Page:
SUBJECT: Accounting fraud at WorldCom Problem Statement WorldCom penetrated the largest accounting fraud in U. S history by overstating its tax income between 1999 and 2002. The main players in WorldCom’s accounting fraud included CFO Scott Sullivan, the General Accounting and Internal Audit departments, external auditor Arthur Andersen, and the board of directors.
While individuals did have their own sins, employees cowardice and self-interested, the board passive and ineffective, external auditors preoccupied, and bankers permissive, WorldCom’s organization structure and culture should take most of the responsibility that Ebbers could cooked the book by misleading Wall Street and its own employees.
How WorldCom’s organization structure and culture contributed to pressure and group thinking extending the long period that finally led to the fraud? Analysis The fraud heavily attributed to the way the CEO Ebbers ran the company. First of all, WorldCom’s poor company culture led to a lack of a positive mechanism for employees to propose concerns and feedback and also effective communication between departments and between the board and employees.
WorldCom’s acquisition of more than 60 firms in the late 1990s increased the difficulties for Ebbers to effectively manage the company and maintain an ethical culture without a written policy. Scharff(2005) believes that the unethical behaviors and practices of Worldcom were created by groupthink, defined as a “mode of thinking that people engage in when they are deeply involved in a cohesive in-group, and the members override any motivation to appraise alternative courses of action”.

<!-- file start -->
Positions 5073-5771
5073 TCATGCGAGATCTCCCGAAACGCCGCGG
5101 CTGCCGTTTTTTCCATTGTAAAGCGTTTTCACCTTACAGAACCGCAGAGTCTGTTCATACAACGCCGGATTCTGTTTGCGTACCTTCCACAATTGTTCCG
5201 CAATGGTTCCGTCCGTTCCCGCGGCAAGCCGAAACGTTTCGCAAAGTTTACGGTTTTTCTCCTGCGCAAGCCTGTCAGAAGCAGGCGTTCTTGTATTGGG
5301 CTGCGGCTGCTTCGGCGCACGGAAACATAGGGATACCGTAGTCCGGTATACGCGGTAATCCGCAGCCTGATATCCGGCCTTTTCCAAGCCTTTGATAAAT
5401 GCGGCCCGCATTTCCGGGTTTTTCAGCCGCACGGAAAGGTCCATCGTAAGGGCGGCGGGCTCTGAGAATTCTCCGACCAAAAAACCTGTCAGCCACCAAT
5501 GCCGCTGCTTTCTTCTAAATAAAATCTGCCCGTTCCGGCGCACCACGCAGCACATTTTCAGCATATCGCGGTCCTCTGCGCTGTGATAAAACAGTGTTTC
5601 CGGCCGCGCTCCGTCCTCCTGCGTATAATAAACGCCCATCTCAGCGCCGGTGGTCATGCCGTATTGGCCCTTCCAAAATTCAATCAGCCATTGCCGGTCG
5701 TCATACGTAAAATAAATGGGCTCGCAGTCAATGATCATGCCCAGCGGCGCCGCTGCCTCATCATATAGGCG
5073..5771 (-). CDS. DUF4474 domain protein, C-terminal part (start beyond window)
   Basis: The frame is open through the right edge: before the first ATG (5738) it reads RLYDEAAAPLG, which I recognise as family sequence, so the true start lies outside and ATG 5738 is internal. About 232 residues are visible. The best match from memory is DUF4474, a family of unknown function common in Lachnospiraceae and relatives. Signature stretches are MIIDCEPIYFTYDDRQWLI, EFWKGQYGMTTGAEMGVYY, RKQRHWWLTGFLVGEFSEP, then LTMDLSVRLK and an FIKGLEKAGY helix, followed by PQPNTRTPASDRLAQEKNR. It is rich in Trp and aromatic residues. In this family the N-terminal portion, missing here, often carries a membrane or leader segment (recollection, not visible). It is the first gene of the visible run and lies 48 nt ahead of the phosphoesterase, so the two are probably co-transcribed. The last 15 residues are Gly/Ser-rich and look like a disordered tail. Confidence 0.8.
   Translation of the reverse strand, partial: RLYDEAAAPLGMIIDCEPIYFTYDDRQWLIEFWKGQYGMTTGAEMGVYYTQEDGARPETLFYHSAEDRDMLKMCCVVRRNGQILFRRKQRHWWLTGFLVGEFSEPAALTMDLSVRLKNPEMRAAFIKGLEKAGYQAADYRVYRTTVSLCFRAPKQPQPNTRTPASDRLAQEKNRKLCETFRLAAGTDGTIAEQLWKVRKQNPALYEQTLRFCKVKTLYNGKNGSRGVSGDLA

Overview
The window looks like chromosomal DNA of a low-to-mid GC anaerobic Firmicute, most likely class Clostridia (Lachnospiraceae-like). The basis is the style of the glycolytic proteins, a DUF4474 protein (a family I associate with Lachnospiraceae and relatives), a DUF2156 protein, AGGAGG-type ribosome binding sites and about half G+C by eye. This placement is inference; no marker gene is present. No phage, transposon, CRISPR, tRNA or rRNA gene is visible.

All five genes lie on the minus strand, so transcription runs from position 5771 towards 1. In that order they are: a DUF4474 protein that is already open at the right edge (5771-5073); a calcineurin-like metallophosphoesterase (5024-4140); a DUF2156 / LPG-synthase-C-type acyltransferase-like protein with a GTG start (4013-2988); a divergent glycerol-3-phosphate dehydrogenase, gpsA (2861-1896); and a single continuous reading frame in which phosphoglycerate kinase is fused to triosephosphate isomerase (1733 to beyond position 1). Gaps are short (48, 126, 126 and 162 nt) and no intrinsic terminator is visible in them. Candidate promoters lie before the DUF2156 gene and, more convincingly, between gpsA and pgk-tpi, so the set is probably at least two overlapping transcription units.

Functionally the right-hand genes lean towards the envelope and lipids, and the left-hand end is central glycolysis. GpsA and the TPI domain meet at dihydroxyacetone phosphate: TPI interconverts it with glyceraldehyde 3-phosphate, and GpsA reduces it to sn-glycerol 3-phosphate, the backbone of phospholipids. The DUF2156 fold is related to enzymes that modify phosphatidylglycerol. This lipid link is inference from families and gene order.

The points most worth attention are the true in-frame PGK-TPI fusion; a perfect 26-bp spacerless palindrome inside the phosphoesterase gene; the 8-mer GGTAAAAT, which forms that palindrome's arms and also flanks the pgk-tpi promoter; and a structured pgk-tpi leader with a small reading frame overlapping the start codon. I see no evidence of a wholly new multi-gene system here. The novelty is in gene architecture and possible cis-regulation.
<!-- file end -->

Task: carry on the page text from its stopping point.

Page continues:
Instead of figure out their concerns, many executives like Vinson just follow suit. Recommendation(s) WorldCom should create a positive and healthy corporate culture building trust and also respect for each employees; especially middle-level managers should not be under pressure to make unethical decisions. Open, reliable and effective communication should be encouraged. Conflicts of interest should be avoided.
More importantly, a corporate code of conduct should be established to guide the behaviors of all employees, including CFO and CEO, in which there is not only principles providing basic guidelines to follow such as the consistency, sincerity and good faith applying to a company’s operation, but also rules providing specific boundaries which behavior is not allowed or will suffer from penalties that help maintain a healthy and ethical corporate culture. ———————–  http://www. helium. com/items/1411484-ethics-failure-and-accounting-fraud-at-worldcom? page=3